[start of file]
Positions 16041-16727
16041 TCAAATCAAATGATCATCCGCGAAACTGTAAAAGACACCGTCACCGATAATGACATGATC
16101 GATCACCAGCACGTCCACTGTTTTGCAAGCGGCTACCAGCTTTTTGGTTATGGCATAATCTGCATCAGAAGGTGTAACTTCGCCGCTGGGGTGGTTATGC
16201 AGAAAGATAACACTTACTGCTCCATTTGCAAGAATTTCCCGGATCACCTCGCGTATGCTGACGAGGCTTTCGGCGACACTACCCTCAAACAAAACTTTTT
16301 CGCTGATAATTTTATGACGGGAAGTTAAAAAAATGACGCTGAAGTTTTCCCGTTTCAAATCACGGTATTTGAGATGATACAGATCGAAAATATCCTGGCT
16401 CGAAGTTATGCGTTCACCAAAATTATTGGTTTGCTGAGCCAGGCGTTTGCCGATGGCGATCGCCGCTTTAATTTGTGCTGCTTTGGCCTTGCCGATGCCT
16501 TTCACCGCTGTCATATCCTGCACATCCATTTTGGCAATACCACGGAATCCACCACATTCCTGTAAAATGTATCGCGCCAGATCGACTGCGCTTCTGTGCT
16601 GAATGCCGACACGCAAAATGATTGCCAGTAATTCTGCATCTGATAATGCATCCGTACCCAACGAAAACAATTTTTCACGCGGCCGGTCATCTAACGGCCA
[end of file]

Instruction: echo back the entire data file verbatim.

Positions 16041-16727
16041 TCAAATCAAATGATCATCCGCGAAACTGTAAAAGACACCGTCACCGATAATGACATGATC
16101 GATCACCAGCACGTCCACTGTTTTGCAAGCGGCTACCAGCTTTTTGGTTATGGCATAATCTGCATCAGAAGGTGTAACTTCGCCGCTGGGGTGGTTATGC
16201 AGAAAGATAACACTTACTGCTCCATTTGCAAGAATTTCCCGGATCACCTCGCGTATGCTGACGAGGCTTTCGGCGACACTACCCTCAAACAAAACTTTTT
16301 CGCTGATAATTTTATGACGGGAAGTTAAAAAAATGACGCTGAAGTTTTCCCGTTTCAAATCACGGTATTTGAGATGATACAGATCGAAAATATCCTGGCT
16401 CGAAGTTATGCGTTCACCAAAATTATTGGTTTGCTGAGCCAGGCGTTTGCCGATGGCGATCGCCGCTTTAATTTGTGCTGCTTTGGCCTTGCCGATGCCT
16501 TTCACCGCTGTCATATCCTGCACATCCATTTTGGCAATACCACGGAATCCACCACATTCCTGTAAAATGTATCGCGCCAGATCGACTGCGCTTCTGTGCT
16601 GAATGCCGACACGCAAAATGATTGCCAGTAATTCTGCATCTGATAATGCATCCGTACCCAACGAAAACAATTTTTCACGCGGCCGGTCATCTAACGGCCA